The Air Force’s top weapons buyer is worried the top-secret Next Generation Air Dominance program might become an “unintended casualty” of the COVID-19 pandemic.
The final draft of the fiscal 2021 defense policy bill cuts $70 million from the NGAD program for a total authorization of $974 million, while also calling for the Pentagon’s cost-assessment office to review NGAD and the Air Force’s Digital Century Series. Will Roper, the Air Force’s assistant secretary of acquisition, told Air Force Magazine in a recent interview the department is struggling to share the successes of NGAD as well as the effectiveness of digital engineering in part because of social distancing.
“The thing that’s the big delineator on NGAD is whether we’re able to talk with folks on the Hill in a classified level or not,” Roper said. “It’s a difficult program to say anything on without being able to get in the SCIF.”
The classified nature of future Air Force programs, to also include things such as the Advanced Battle Management System and the Ground-Based Strategic Deterrent, has led to skepticism about the Air Force’s plans, and heightened the perception that the service does not have attainable goals. Roper attempted to alleviate some of these concerns in September by dropping the bombshell that an NGAD prototype has already flown. The prototype was built through digital engineering, which already has proven its capability through other less-classified programs such as the T-7A Red Hawk.
“It’s helped us a little bit being able to talk about digital engineering and the fact we’re using revolutionary commercial approaches on this high-end aircraft that were applied, exceptionally successfully, to the T-7,” Roper said. “It’s helped us to say that a full-scale flight demonstrator has flown. That we’re not just talking theory, but we’ve taken this to practice. But to really talk about anything that makes us excited about the program, we have to get in the SCIF. And that’s been difficult during COVID-19. I hope NGAD does not become an unintended casualty of COVID-19.”
NGAD is changing the game for the Air Force not just in the capability of the aircraft, but it has also shown it’s possible to change and accelerate acquisition. Other industries have been able to modernize their acquisitions and production approaches, and the same needs to be done for the Air Force so new combat aircraft don’t need to come from the same major companies on extended timelines, Roper said.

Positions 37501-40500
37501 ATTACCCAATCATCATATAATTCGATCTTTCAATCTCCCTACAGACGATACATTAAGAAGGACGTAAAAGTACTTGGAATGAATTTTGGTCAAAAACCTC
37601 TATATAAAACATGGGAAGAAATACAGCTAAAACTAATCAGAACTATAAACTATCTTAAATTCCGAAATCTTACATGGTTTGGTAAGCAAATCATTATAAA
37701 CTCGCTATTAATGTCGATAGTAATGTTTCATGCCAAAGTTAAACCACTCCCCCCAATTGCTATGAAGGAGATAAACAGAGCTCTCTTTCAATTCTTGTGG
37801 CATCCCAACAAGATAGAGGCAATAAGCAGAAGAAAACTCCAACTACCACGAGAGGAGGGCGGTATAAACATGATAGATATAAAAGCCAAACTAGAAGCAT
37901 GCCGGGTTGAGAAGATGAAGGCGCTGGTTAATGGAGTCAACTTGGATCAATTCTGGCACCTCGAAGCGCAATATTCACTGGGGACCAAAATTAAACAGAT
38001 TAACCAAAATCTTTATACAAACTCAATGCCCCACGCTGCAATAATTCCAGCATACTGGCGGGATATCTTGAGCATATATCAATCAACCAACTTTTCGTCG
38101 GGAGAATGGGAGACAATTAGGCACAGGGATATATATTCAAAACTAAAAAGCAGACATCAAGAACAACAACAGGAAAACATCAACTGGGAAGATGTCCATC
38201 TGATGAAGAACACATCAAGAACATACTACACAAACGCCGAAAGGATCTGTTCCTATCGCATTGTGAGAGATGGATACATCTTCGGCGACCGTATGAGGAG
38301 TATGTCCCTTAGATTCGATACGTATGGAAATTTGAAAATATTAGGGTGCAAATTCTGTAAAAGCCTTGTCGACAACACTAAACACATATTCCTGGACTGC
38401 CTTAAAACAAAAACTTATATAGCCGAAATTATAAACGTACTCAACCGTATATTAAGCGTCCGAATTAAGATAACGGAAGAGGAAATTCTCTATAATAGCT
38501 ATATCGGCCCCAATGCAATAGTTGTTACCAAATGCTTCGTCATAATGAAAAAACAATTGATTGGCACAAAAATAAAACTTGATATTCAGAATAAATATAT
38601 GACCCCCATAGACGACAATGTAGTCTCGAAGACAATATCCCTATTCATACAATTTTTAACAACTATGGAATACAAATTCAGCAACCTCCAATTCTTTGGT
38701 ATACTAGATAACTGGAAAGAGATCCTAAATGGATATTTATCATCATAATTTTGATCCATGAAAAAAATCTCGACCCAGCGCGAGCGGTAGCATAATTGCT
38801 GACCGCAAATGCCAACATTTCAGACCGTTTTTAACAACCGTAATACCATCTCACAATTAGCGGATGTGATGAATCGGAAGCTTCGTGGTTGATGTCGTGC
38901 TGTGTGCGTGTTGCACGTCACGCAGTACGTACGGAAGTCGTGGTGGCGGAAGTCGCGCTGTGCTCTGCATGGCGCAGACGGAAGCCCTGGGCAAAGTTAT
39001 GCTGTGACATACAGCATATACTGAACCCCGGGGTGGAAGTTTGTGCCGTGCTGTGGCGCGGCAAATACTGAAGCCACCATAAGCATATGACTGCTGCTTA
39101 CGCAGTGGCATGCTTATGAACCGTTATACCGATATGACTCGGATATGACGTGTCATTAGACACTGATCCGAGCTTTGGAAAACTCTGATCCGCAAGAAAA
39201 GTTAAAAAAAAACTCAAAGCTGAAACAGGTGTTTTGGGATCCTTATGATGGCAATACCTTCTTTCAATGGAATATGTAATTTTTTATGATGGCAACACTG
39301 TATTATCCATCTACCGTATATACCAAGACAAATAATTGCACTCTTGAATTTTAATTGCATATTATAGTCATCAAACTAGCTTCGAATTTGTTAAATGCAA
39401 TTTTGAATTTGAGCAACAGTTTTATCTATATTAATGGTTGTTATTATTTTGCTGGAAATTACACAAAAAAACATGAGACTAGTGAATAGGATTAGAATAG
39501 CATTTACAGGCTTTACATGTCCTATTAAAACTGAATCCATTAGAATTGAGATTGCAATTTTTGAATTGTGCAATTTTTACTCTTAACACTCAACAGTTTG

“I’ll say what we’re proposing is pretty radical,” Roper said. “That’s exactly what tactical aviation needs. We’ve been stuck in a rut since the end of the Cold War and we’ve watched a commercial industry radically change in a way the defense industry hasn’t. So, with this breakthrough technology, that’s already changed the automotive industry, peeking into defense, a really valid question would be why aren’t you doing something radical with it?”
Roper asks skeptics to give the Air Force a chance.
The goal of shorter timelines and less expense means there’s less to lose. “You don’t really have to believe in the approach to approve of the program. Because if we fail, we’re going to fail in practice, and you’re going to be able to tell long before we get to that Digital Century Series. You’ll be able to tell because we’re behind on all of our deliverables and we’re not integrating as quickly as you can. You’ll know far in advance of us trying to do that alternating vendor business. So if you want to see that aircraft procurement curve bent, hopefully broken, then give us a shot.”
The rapid development of NGAD, coupled with extended use of digital engineering, open architecture systems, and agile software development for weapons systems, are needed to quickly bring to bear new capabilities needed for a new era, Roper argued.